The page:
“I have such anger towards my mom. She did lots of bad things that I am enraged at…” I managed.
“And what advantage is there to holding onto a grudge?” the Rav asked in reply.
“It’s just that if she did what she did and was the way she was… is she different now in shamayim?”
“If she went through a din ve’chesbon, she is certainly cleansed totally of that imperfection. Absolutely.”
I thanked Rav Smith and that was the end of the conversation.
I never really loved my mother, though in her later years I would call her and always enjoy speaking with her. We got along well. As I said, she did a lot for me and I felt I should remember her and say Kaddish for her on her yahrtzeit. But the hate for that awful stuff was still there. I was still enraged and could not shake the anger.
Here I was, several years after her passing, yet due to my mom’s abusive nature and selfish love I couldn’t break free of her toxic grasp. I had unwanted, uncomfortable emasculating feelings and knew quite clearly that she was the culprit. Because of her, I regarded women as strong, confident and fearless beings who exist to love, nurture, overpower, coddle — and seduce me, the baby in the family. My view of women was unhealthy, immature and troubling.
Then, low and behold, things changed. A breakthrough in therapy — a medication change that made me feel more alive and in touch with what really attracted me. I was overcome with the sheer will to sever those bonds of her selfish love.
There was self-examination and emotionally healing mind exercises. I started to see women differently and began to respect myself more. The desire to be babied and controlled by women would soon be over. I now viewed them as equals and not as mother figures. Finally, I had control of my desires and not vice-versa! Baruch Hashem! I felt like a marathon runner crossing the finish line, and it felt great.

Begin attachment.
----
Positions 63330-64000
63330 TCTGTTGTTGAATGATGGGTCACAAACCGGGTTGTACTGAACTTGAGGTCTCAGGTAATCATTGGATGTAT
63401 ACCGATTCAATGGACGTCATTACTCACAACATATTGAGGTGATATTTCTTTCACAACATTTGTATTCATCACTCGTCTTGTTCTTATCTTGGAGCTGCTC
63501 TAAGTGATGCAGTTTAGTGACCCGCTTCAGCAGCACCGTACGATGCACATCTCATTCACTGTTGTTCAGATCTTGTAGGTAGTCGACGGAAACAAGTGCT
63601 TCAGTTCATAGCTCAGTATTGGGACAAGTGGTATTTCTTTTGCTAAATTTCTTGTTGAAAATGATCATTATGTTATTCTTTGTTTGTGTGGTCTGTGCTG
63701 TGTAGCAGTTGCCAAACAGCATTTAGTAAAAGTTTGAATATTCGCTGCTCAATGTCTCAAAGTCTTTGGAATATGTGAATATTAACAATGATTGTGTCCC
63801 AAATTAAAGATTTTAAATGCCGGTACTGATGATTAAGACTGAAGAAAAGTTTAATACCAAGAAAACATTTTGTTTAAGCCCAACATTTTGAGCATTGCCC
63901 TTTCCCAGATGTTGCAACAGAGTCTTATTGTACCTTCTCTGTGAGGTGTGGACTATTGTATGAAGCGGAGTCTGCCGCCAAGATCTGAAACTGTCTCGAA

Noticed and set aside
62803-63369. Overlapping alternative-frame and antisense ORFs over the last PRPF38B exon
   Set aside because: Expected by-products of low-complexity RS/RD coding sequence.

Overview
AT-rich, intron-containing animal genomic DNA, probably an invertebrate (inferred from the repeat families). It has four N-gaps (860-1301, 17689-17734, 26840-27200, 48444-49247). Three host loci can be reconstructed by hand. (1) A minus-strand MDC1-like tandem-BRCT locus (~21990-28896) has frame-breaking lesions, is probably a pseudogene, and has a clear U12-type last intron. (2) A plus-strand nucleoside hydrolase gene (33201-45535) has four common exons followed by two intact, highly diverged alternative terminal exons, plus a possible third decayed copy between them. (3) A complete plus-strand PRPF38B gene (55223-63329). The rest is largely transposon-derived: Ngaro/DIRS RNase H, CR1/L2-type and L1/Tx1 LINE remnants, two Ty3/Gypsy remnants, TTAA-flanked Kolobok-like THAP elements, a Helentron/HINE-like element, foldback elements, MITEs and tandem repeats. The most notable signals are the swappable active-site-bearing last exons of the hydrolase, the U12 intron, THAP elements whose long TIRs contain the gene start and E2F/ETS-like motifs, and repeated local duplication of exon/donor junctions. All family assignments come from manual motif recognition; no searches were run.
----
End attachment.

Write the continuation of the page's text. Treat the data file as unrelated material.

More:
Now I wanted to go to the next step… of forgiving her. But it was not easy to come by. First I needed to know if, at the end of her life, she had true remorse for all the harm she caused me. However, she was not abusive in the way other moms I’d heard about were. She had slaved, toiled and worried about me; she stood by me and cared so very deeply for me. And we had so many wonderful times together. She taught me so much in life and bestowed upon me the gift of a value system which I cherish every day. And she forgave me. I reasoned that I’d better work very, very hard to find it in my heart to forgive her.
In my mind it all hinged on whether she’d felt remorse. Then I reconsidered. I thought of what Rav Smith had said, of how people’s neshamos are cleansed after they are niftar. I appealed to my logical side. Like all those who pass away, I am sure she was cleansed and is pure and free of any blemish. That concept is very real and I believe it.
Rav Smith is right. Sometimes it is difficult to imagine that in shamayim she truly is sorry for the harm she caused me, but I know that it is so. And to believe it wholeheartedly is my challenge in life. Her neshama is pure. It is time to appreciate all the love she gave me. It is time to forgive. It is time to move on.